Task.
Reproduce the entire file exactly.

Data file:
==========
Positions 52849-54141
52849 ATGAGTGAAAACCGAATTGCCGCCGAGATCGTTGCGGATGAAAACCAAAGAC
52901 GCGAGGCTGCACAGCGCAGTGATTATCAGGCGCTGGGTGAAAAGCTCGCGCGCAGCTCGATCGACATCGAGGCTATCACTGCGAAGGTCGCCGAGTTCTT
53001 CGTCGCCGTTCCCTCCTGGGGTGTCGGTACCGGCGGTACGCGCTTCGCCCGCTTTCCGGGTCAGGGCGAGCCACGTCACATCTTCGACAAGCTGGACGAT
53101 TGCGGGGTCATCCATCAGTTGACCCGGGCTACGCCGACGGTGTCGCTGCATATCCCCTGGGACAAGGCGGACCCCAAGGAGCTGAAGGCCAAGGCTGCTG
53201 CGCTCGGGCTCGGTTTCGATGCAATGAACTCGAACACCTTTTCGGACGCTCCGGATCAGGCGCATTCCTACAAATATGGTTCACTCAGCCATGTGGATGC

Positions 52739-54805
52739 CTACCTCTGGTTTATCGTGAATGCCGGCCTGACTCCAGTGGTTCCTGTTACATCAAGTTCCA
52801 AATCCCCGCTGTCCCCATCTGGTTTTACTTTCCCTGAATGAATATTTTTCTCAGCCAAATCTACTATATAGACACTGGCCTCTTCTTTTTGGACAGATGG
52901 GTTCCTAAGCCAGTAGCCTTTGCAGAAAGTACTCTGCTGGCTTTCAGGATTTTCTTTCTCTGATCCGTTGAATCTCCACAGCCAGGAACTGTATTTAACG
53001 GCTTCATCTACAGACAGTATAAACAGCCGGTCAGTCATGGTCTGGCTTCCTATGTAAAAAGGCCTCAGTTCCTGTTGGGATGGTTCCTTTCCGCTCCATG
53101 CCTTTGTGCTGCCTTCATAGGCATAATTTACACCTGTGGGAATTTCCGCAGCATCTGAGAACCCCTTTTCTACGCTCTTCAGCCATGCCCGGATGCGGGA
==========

Positions 52849-54141
52849 ATGAGTGAAAACCGAATTGCCGCCGAGATCGTTGCGGATGAAAACCAAAGAC
52901 GCGAGGCTGCACAGCGCAGTGATTATCAGGCGCTGGGTGAAAAGCTCGCGCGCAGCTCGATCGACATCGAGGCTATCACTGCGAAGGTCGCCGAGTTCTT
53001 CGTCGCCGTTCCCTCCTGGGGTGTCGGTACCGGCGGTACGCGCTTCGCCCGCTTTCCGGGTCAGGGCGAGCCACGTCACATCTTCGACAAGCTGGACGAT
53101 TGCGGGGTCATCCATCAGTTGACCCGGGCTACGCCGACGGTGTCGCTGCATATCCCCTGGGACAAGGCGGACCCCAAGGAGCTGAAGGCCAAGGCTGCTG
53201 CGCTCGGGCTCGGTTTCGATGCAATGAACTCGAACACCTTTTCGGACGCTCCGGATCAGGCGCATTCCTACAAATATGGTTCACTCAGCCATGTGGATGC

Positions 52739-54805
52739 CTACCTCTGGTTTATCGTGAATGCCGGCCTGACTCCAGTGGTTCCTGTTACATCAAGTTCCA
52801 AATCCCCGCTGTCCCCATCTGGTTTTACTTTCCCTGAATGAATATTTTTCTCAGCCAAATCTACTATATAGACACTGGCCTCTTCTTTTTGGACAGATGG
52901 GTTCCTAAGCCAGTAGCCTTTGCAGAAAGTACTCTGCTGGCTTTCAGGATTTTCTTTCTCTGATCCGTTGAATCTCCACAGCCAGGAACTGTATTTAACG
53001 GCTTCATCTACAGACAGTATAAACAGCCGGTCAGTCATGGTCTGGCTTCCTATGTAAAAAGGCCTCAGTTCCTGTTGGGATGGTTCCTTTCCGCTCCATG
53101 CCTTTGTGCTGCCTTCATAGGCATAATTTACACCTGTGGGAATTTCCGCAGCATCTGAGAACCCCTTTTCTACGCTCTTCAGCCATGCCCGGATGCGGGA